Tonight, select members of the St. Louis Symphony Chorus met with composer Meredith Monk, whose as-yet-untitled "New Work," commissioned by Grand Center, we will perform in March. We're also working on her "Panda Chant II," and a smaller group is participating in another Monk piece called "Night."
It was an interesting workshop. Monk led the chorus through an extensive regime of warmups, more physical and mental than vocal. The aim of these calisthenics was to get us thinking about our voices as air moving through space. A fly on the wall of Powell Hall this evening might have witnessed members of the chorus walking, running, and skipping across the stage while singing a drawn-out "Moo." We stretched all sorts of ways. We paired up and took turns, each with his or her partner, one singing a vocalise while the other manipulated parts of his/her body, such as lifting the hand and letting it drop, turning the head, etc. Monk and her assistant emphasized relaxation and poise.
The chorus topped off this enjoyable prep period by learning a round, possibly of Meredith Monk's invention. It goes like this: I think this would be a cool thing to teach to any choir, from school kids on up. First, you teach everyone the melody, a few notes at a time. (Monk broke it up into three phrase-segments as she taught it to us.) Then everyone sings it through until they're confident with it. Then you can sing it as a four-part round, with each successive group starting when the first group reaches the next entry point, designated by the numbers above the staff. Everyone keeps the eighth-note pulse going by softly walking in place. When each group reaches the end of the line, they clap on the quarter-note rest and start over. I reckon the fermatas would be a good place to stop, so that all four parts could end at the same time; or, at some prearranged signal, each part could simply stop at the hand-clap until the last group finishes.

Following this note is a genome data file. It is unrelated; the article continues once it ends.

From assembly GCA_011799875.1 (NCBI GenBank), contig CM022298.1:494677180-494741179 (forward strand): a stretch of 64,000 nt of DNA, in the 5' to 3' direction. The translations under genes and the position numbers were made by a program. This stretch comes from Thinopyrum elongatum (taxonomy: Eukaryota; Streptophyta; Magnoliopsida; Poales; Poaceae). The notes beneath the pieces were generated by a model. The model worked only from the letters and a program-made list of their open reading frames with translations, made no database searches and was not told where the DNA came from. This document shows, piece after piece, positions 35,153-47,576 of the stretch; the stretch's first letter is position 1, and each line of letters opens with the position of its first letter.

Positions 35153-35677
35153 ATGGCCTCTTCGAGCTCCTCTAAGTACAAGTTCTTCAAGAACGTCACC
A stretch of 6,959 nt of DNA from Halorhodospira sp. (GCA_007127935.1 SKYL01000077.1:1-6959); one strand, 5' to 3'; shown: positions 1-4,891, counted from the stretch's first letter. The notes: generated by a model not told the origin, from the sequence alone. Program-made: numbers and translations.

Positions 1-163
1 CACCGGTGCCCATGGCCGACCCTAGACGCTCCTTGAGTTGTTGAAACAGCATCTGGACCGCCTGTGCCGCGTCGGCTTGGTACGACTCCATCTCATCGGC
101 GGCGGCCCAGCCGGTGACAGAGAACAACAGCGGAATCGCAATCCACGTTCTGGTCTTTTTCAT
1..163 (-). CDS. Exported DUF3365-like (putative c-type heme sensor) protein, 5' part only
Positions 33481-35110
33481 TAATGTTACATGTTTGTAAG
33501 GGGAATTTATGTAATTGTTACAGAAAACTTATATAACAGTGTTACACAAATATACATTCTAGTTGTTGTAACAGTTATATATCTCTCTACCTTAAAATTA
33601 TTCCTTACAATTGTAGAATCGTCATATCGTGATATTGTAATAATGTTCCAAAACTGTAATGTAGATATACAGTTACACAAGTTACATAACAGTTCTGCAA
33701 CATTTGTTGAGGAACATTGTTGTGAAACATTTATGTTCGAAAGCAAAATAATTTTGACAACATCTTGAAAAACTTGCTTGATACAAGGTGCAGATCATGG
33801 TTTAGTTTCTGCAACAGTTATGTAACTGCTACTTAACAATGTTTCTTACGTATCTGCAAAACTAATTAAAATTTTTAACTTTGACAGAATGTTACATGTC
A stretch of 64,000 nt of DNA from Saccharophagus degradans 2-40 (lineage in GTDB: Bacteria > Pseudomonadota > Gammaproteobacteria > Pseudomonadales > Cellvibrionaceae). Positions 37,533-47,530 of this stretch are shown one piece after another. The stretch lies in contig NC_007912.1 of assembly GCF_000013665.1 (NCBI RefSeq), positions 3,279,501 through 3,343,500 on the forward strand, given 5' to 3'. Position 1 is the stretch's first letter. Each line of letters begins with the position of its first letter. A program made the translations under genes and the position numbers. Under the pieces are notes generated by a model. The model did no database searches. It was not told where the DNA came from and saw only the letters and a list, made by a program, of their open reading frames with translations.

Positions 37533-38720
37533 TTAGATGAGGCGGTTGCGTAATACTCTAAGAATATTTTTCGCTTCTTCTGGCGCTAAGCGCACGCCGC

The way we did it was really cool. After all four parts were going pretty well, Meredith Monk signaled us to start walking around. We milled around at random, crossing and re-crossing the stage, mixing up with members of other groups, so that we were constantly surrounded by different combinations and balances of the parts. This experience highlighted the rhythmic complexity of the piece. It made me feel like I was inside a swirling, darting flock of birds, or part of a great machine whose parts turned and danced in interweaving patterns. Towards the end, Monk had us slowly fade out and, finally, stop where I put the fermatas.
I scribbled the notes on a scrap of paper as soon as I had a break, so that I wouldn't forget how the piece goes. And so, hopefully without violating someone's intellectual property, I pass on this clever round/vocalise with my hearty endorsement.